Archive for the ‘Theology’ Category
Proverbs 8:1-4, 22-31 (RSV) The Gifts of Wisdom
Does not wisdom call,
Does not understanding raise her voice?
On the heights beside the way,
in the paths she takes her stand;
beside the gates in front of the town,
at the entrance of the portals she cries aloud:
“To you, O men, I call,
and my cry is to the sons of men.
Wisdom’s Part in Creation
The Lord created me at the beginning of his work,
the first of his acts of old.
Ages ago I was set up,
at the first, before the beginning of the earth.
When there were no depths I was brought forth,
when there were no springs abounding with water.
Before the mountains had been shaped,
before the hills, I was brought forth;
before he had made the earth with its fields,
or the first of the dust of the world.
When he established the heavens, I was there,
when he drew a circle on the face of the deep,
when he made firm the skies above,
when he established the fountains of the deep,
when he assigned to the sea its limit,
so that the waters might not transgress his command,
when he marked out the foundations of the earth,
then I was beside him, like a master workman;
and I was daily his delight,
rejoicing before him always,
rejoicing in his inhabited world
and delighting in the sons of men
Divine Majesty and Human Dignity
To the choirmaster: according to The Gittith. A Psalm of David.
O Lord, our Lord,
how majestic is thy name in all the earth!
Thou whose glory above the heavens is chanted
by the mouth of babes and infants,
thou hast founded a bulwark because of thy foes,
to still the enemy and the avenger.
When I look at thy heavens, the work of thy fingers,
the moon and the stars which thou hast established;
what is man that thou art mindful of him,
and the son of man that thou dost care for him?
Yet thou hast made him little less than God,
and dost crown him with glory and honor.
Thou hast given him dominion over the works of thy hands;
thou hast put all things under his feet,
all sheep and oxen,
and also the beasts of the field,
the birds of the air, and the fish of the sea,
whatever passes along the paths of the sea.
O Lord, our Lord,
how majestic is thy name in all the earth!
5 Therefore, since we are justified by faith, we have peace with God through our Lord Jesus Christ. 2 Through him we have obtained access to this grace in which we stand, and we rejoice in our hope of sharing the glory of God. 3 More than that, we rejoice in our sufferings, knowing that suffering produces endurance, 4 and endurance produces character, and character produces hope, 5 and hope does not disappoint us, because God’s love has been poured into our hearts through the Holy Spirit which has been given to us.
John 16:12-15 (RSV)
12 “I have yet many things to say to you, but you cannot bear them now. 13 When the Spirit of truth comes, he will guide you into all the truth; for he will not speak on his own authority, but whatever he hears he will speak, and he will declare to you the things that are to come. 14 He will glorify me, for he will take what is mine and declare it to you. 15 All that the Father has is mine; therefore I said that he will take what is mine and declare it to you.
The Holy Trinity May 22nd 2016
Proverbs 8:1-4,22-31 Psalm 8 anthem v.2, Romans 5:1-5 John 16: 12-15
The Perichoresis of the Trinity
If you look at the Gospel lesson, you would have to say, “I declare!” The word “declare” comes up three times. The word “rejoice” comes up four times in two lessons and the gospel lesson gives us reason to rejoice. If you read the Romans lesson carefully, you will see that every sentence, almost every phrase packs a sermon. “The grace in which we stand,” “Rejoice in suffering!” “God’s love has been poured into our hearts through the Holy Spirit, who has been given to us… these are just a few examples.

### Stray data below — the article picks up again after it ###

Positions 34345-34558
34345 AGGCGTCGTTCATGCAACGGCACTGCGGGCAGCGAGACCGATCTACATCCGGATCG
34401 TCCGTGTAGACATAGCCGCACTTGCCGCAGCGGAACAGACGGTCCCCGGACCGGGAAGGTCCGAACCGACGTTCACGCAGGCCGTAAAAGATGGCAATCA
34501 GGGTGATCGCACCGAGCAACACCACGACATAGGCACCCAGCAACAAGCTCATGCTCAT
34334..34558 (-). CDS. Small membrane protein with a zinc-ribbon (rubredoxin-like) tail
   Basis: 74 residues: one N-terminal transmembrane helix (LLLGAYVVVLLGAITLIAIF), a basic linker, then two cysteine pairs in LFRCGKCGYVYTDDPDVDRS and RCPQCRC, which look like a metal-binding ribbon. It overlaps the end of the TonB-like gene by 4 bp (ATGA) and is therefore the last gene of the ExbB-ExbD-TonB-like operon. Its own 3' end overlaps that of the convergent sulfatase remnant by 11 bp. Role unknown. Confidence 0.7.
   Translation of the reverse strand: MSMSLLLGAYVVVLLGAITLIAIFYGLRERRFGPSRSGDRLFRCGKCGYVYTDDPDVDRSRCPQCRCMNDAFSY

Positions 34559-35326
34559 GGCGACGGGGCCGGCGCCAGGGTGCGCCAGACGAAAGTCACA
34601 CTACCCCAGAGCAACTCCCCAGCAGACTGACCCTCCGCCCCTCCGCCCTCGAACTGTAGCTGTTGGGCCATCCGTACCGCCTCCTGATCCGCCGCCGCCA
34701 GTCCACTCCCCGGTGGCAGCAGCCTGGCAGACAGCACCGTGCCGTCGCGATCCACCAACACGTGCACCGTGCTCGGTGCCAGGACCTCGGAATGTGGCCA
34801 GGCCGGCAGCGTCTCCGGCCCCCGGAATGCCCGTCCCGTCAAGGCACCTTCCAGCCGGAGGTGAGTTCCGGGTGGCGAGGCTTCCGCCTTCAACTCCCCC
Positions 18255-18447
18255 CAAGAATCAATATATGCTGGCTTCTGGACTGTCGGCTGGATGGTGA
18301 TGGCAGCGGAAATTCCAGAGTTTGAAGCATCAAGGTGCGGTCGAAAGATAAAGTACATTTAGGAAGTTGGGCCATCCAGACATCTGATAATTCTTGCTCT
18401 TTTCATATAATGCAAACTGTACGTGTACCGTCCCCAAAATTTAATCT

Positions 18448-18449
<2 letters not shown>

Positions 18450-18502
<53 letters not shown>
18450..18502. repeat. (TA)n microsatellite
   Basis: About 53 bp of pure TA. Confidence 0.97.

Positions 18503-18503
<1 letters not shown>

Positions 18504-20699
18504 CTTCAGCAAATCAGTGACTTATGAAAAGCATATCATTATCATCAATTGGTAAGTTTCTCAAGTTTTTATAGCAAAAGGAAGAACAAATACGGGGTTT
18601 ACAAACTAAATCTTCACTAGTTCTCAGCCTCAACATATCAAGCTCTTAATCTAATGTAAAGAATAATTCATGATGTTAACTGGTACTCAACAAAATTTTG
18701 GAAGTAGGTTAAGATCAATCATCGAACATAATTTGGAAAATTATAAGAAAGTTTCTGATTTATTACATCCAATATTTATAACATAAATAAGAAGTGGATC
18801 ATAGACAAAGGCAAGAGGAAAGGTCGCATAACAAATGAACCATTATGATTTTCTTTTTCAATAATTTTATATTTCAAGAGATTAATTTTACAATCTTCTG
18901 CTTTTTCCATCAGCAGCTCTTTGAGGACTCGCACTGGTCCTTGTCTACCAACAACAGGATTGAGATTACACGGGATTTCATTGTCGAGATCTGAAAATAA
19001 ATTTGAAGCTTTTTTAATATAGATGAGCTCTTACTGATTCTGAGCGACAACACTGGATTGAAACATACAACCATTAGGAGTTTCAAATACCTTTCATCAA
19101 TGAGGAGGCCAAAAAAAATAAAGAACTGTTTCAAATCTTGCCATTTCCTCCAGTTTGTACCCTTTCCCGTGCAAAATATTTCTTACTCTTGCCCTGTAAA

But because it is the Sunday of the Holy Trinity, it is with awe that we need to contemplate the triune God of creation, whose wisdom, Sophia drew the circles in space, so that all the planets circle the sun, the moon circles our earth, and our galaxy, the Milky Way swirls around our black hole, like all the galaxies around their black holes in the universe. The universe is created by God through the handiwork of divine wisdom, Sophia, in Greek, causing all children of humanity to rejoice, even as St. Paul bids us rejoice, and Jesus tells us to rejoice because he is leaving to us, i.e., bequeathing all to us that his Father God gives to him. “Rejoice in the Lord always and again Paul says, rejoice!” You know the song.
When I look at thy heavens, the work of thy fingers,
the moon and the stars which thou hast established…
Did you notice the sun-rise lately? I watched it on Thursday at 5:30 am from my Chicago hotel room and while the sun was rising it seemed that a bright full moon was rising beside it. In the Internet it says two suns were rising. How could a second sun be rising? Our sun is no twin. Tonight we will have the full moon, so I would wager it was the moon rising beside the sun. I have never seen that before. I guess Sophia just drew another circle in the sky for us to see.
Our Psalm for today, Psalm 8 is filled with awe and wonder. “What are we that God is mindful of us?” Our New Horizon’s spacecraft is sending pictures back to us on earth of the dwarf-planet Pluto and one of its moons Charon. It has taken ten years for the spacecraft to get there, because Pluto is over four and a half billion miles away. While no life could exist on Pluto, we now know that billions of exoplanets are in goldilocks zones, which are just the right distance from their stars for liquid water and life to exist. They are orbiting their stars like our sun, but they are circling in other far-away solar systems lightyears away from us.
Contemplating the universe is very humbling and imagine how magnificent and beyond conception our God must be to have created it all!
Thou whose glory above the heavens is chanted